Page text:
Other action includes ensuring the regulation of pesticides continues to develop with scientific knowledge and is robust and fit for purpose, so as to protect people and the environment. “We will maintain this direction after exiting the EU,” says the plan.

The UK National Action Plan for the Sustainable Use of Pesticides will be reviewed this year. Integrated Pest Management (IPM) will be at the heart of a holistic approach to encourage and support sustainable crop protection with the minimum use of pesticides.


A new woodland-creation grant scheme will encourage more farmers to plant trees on marginal land, while encouraging agroforestry.

The plan says this scheme will be drawn up in consultation with landowners, farmers and key forestry stakeholders.

The government will also explore how this new grant scheme could specifically encourage larger-scale afforestation to meet carbon goals and wider environmental benefits at a landscape scale, says the document.

It says: “Through new approaches to environmental land management we will support extra woodland creation, incentivising more landowners and farmers to plant trees on their land, including for agroforestry and bio-energy production purposes.”


Farm leaders have given a mixed reaction to the plan. The NFU said farming and the environment went hand-in-hand – and the government must not lose sight of the fact that high-quality, home-grown food was critical to the future of the country.

NFU vice-president Guy Smith said: “Over the past four decades, farmers have carried out a huge amount of work to encourage wildlife, as well as benefitting the landscape, soil and water and reducing their impact on the climate.”

Improving the environment was feasible only if there was a coherent approach and farmers were able to run viable businesses, said Mr Smith. This was possible only if environmental measures were linked with measures to improve productivity and manage market volatility, he added.

CLA policy director Christopher Price said the direction of travel set out in the plan held “significant potential”.

But he warned much more work and clarity was needed to make the goverment’s plan more specific and signal where the hard choices would be made.

“Much of what is proposed will require significant investment from a range of sources consistently delivered over decades,” said Mr Price.

“It also requires us to create market opportunities, whether that be to reward land use that captures carbon, manages water or provides offsets for the environmental impacts of development. This will be a big part of making this successful and sustainable.”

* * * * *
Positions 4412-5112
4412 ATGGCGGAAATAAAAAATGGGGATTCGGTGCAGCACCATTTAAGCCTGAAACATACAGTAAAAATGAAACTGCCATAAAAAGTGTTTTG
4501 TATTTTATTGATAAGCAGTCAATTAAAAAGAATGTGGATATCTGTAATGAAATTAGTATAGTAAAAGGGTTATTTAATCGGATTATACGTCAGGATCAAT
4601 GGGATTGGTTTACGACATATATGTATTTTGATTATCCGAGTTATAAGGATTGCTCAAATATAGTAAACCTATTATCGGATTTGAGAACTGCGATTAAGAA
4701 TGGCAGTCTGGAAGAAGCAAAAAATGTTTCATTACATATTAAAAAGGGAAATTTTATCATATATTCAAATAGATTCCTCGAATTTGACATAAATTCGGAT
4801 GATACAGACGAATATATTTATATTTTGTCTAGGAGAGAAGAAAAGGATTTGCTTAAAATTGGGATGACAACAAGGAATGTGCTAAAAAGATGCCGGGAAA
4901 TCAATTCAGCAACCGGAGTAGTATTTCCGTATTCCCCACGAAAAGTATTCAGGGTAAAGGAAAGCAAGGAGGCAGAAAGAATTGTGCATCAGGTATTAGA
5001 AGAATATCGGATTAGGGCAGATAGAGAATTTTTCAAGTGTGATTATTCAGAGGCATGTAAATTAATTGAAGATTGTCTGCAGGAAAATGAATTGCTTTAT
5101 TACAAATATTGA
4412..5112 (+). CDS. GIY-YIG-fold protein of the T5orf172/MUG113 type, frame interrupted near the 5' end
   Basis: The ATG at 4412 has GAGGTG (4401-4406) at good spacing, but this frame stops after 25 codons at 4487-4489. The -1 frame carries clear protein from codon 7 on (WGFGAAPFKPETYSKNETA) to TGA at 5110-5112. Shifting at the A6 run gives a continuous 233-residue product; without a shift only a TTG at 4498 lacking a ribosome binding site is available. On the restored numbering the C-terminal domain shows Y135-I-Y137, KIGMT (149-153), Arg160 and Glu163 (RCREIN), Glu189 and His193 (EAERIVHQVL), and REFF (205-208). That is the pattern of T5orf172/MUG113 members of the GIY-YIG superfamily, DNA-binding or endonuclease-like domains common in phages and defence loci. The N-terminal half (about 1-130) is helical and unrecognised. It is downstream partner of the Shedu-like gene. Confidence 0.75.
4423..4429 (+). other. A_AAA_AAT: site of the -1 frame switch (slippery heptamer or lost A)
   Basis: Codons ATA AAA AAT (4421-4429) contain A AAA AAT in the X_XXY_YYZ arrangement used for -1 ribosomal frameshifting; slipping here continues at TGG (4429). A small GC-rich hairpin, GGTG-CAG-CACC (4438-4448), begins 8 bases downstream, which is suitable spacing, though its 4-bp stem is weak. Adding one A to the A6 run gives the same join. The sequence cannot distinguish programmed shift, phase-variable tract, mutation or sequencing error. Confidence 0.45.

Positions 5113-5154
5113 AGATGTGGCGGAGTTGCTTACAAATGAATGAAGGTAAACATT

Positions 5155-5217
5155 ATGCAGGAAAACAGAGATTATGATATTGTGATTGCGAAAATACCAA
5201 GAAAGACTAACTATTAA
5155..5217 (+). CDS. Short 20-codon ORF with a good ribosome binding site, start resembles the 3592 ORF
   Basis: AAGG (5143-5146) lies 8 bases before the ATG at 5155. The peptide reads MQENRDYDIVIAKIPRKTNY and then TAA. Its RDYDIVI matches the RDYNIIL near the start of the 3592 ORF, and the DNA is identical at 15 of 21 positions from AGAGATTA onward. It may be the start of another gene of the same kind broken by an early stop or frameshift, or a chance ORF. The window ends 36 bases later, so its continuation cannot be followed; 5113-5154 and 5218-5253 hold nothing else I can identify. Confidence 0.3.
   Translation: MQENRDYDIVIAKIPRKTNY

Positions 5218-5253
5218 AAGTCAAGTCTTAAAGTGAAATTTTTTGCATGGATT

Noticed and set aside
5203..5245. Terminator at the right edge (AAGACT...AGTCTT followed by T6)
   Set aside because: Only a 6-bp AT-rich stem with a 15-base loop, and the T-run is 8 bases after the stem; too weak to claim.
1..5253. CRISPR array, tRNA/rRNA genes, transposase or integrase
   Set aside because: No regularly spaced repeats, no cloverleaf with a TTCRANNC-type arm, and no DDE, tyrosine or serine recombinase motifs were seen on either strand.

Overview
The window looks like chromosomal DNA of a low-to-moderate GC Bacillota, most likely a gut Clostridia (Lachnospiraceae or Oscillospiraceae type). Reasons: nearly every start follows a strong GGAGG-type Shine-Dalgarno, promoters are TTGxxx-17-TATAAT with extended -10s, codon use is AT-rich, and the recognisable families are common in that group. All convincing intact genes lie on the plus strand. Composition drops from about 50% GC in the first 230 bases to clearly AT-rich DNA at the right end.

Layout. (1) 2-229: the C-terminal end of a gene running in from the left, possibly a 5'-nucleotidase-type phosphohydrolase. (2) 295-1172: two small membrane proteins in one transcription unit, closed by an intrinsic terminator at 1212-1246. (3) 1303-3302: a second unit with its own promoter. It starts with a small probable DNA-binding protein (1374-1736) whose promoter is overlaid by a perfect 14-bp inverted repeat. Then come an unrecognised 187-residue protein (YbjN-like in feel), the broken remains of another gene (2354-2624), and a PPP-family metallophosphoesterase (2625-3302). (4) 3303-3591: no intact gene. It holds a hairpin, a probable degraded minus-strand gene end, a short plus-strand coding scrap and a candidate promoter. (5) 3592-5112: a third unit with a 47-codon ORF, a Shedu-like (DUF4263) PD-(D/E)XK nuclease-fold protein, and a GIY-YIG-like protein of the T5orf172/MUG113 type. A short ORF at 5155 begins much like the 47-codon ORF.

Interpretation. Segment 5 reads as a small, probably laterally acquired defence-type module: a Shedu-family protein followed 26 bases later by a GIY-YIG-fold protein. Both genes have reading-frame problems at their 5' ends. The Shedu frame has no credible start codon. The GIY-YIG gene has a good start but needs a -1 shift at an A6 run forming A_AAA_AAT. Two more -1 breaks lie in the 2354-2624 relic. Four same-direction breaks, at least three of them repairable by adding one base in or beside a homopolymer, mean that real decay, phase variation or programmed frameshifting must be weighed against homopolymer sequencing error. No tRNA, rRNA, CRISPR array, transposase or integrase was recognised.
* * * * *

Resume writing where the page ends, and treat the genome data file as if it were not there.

Environmental land management scheme

A new land management scheme will motivate and reward land managers to restore and improve the environment and rural heritage. No date is given for its introduction, but Defra secretary Michael Gove has previously suggested it will be in place by 2024.

The scheme will provide support for farmers and land managers as the UK moves towards a more effective application of the “polluter pays” principle, whereby the costs of pollution are borne by those responsible for creating it.

The plan says the new scheme will “deliver more” for the environment, including mitigating the effects of climate change. It says the scheme will also be flexible – “putting more management decisions in the hands of farmers”.

Previous and existing schemes, such as countryside stewardship, have rewarded farmers who encourage scarce farmland bird populations and pollinator species. They have also helped to conserve important heritage assets. But the application process is often cumbersome.

The government says it wants future schemes to be less bureaucratic. It says it will continue to invest in technical advice to help farmers deliver better outcomes and to help them work together to achieve benefits at a landscape and catchment level.

Capital grants could support the adoption of long-term sustainable land management practices, says the plan. But again, there is no detail. Further proposals are expected to be included in a government consultation later this spring.